Nicola Sturgeon will today reveal her government’s new energy strategy on the future of the North Sea and reducing dependence on oil and gas.
The first minister says there is a “clear imperative” to accelerate the clean energy transition and move away from a reliance on fossil fuels.
The draft energy strategy, due to be published on Tuesday, will set out the Scottish Government’s vision for domestic energy production.
This will include an “independent assessment of the future of the North Sea”, Ms Sturgeon confirmed.
The government will also publish its first Just Transition Plan alongside the long-awaited energy strategy.
Energy Secretary Michael Matheson previously told the Press and Journal this will focus on offshore oil and gas workers.
He is slated to deliver a statement on the delayed strategy at Holyrood on Tuesday.
The publication will provide a route map of actions up to 2030.
Ahead of its release, Ms Sturgeon said: “The current energy crisis has demonstrated how vulnerable our energy system is to international price shocks, while laying bare the need for structural reform to ensure affordability for consumers.
“This strategy will shape the next 25 years of energy production in Scotland.
“It provides an independent assessment of the future of the North Sea and shows that as we reduce Scotland’s dependence on oil and gas – as both generators and consumers – there is a huge environmental and economic opportunity to be seized.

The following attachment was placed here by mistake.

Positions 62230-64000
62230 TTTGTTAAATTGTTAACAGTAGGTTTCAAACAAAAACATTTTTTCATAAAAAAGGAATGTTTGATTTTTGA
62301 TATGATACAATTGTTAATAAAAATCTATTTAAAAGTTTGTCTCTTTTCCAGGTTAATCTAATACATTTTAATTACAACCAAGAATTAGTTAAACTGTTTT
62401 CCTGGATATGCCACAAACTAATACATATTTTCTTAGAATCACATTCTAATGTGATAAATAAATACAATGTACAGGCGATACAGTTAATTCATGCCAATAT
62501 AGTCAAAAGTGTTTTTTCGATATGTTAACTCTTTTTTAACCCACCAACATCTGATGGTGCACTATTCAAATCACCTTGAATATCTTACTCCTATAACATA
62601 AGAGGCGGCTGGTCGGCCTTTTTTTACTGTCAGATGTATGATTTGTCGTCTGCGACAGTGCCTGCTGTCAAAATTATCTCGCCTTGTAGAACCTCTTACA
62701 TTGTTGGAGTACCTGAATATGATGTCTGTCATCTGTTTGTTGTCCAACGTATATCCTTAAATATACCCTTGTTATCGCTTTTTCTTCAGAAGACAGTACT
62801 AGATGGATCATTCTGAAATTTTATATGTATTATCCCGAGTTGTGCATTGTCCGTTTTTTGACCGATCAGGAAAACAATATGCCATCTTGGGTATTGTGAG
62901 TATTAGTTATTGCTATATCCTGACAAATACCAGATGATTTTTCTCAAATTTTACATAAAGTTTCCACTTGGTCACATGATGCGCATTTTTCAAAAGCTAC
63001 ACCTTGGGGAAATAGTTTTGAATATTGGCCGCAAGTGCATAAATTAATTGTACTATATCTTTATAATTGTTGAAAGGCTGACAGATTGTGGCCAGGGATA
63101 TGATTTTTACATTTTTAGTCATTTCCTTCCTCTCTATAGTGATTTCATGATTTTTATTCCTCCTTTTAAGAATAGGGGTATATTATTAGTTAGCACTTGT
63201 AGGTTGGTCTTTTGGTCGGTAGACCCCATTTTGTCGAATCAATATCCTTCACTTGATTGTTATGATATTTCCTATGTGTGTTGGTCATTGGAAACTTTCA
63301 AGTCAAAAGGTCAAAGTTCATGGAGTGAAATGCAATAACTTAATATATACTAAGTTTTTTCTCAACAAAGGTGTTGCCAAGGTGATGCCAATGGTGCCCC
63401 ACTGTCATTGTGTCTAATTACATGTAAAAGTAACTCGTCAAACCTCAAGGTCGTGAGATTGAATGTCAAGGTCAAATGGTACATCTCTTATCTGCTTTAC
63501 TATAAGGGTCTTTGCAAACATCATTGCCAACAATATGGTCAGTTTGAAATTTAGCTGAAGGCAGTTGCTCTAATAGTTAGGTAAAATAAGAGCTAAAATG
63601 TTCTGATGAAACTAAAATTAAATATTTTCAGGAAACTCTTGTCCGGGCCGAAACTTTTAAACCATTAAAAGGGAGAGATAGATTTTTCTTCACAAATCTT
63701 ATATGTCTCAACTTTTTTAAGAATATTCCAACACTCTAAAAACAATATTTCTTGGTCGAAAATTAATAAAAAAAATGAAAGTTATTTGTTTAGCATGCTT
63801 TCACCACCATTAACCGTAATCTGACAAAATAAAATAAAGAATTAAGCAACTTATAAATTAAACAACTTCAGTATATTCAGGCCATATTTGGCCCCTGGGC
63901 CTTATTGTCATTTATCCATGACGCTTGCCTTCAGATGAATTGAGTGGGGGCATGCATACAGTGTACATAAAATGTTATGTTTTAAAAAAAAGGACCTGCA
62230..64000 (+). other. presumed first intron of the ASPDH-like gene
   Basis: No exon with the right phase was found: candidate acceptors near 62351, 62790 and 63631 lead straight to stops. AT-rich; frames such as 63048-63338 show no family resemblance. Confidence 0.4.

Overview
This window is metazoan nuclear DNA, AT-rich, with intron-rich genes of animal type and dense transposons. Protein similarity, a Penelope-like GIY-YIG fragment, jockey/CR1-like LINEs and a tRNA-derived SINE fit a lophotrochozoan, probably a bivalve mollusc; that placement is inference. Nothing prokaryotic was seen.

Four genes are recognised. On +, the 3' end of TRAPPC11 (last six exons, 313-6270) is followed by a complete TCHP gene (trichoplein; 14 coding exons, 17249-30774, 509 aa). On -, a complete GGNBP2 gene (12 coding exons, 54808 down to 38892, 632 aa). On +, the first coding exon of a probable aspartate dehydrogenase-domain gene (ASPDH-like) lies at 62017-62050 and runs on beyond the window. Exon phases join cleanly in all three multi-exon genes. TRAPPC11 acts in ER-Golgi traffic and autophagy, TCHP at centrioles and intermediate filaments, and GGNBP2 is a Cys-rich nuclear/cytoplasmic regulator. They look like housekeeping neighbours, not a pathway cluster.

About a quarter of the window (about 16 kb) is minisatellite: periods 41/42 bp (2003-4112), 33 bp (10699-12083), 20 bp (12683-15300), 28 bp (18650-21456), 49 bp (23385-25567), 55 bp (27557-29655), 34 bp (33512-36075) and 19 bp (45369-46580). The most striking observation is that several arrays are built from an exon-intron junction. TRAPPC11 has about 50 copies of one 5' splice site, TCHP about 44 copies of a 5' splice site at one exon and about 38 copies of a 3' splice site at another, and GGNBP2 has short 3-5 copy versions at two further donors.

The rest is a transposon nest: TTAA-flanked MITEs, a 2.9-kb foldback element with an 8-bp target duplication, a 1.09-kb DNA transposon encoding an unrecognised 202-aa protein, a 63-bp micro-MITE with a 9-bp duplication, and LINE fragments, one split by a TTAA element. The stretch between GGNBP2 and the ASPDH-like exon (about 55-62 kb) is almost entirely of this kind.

“Scotland is already at the forefront of the clean energy transition and our green jobs revolution is underway.
“By continuing to make the most of our vast renewable energy resource, we can deliver a net zero energy system that also delivers a net gain in jobs within Scotland’s energy production sector.”
The SNP conference in October appeared to finally push the future of oil and gas workers further up the Scottish Government’s agenda.
Ms Sturgeon told Aberdeen audience her government has a “duty” to support workers into new green jobs.
However, there has been a lack of detail on the practicalities for doing this.
Aberdeenshire East SNP MSP Gillian Martin surveyed more than 500 oil and gas employees on the just transition last year.
Her work showed just one in 10 workers in the North Sea oil and gas industry say they have enough opportunities to switch to renewables.
Scottish Renewables’ chief executive Claire Mack said meeting net-zero by 2045 will be “tough” but claims the renewables industry is already making strides.
She added: “The Scottish Government has a chance with its draft Energy Strategy and Just Transition Plan to set out how it will use its powers to ensure the transition to net-zero will happen in a way which best benefits Scotland.
“We expect to see a holistic vision with commitments on green power, heat and transport, addressing the many barriers which still stand in the way of renewable energy’s vital growth, and look forward to reading the documents as they are published today.”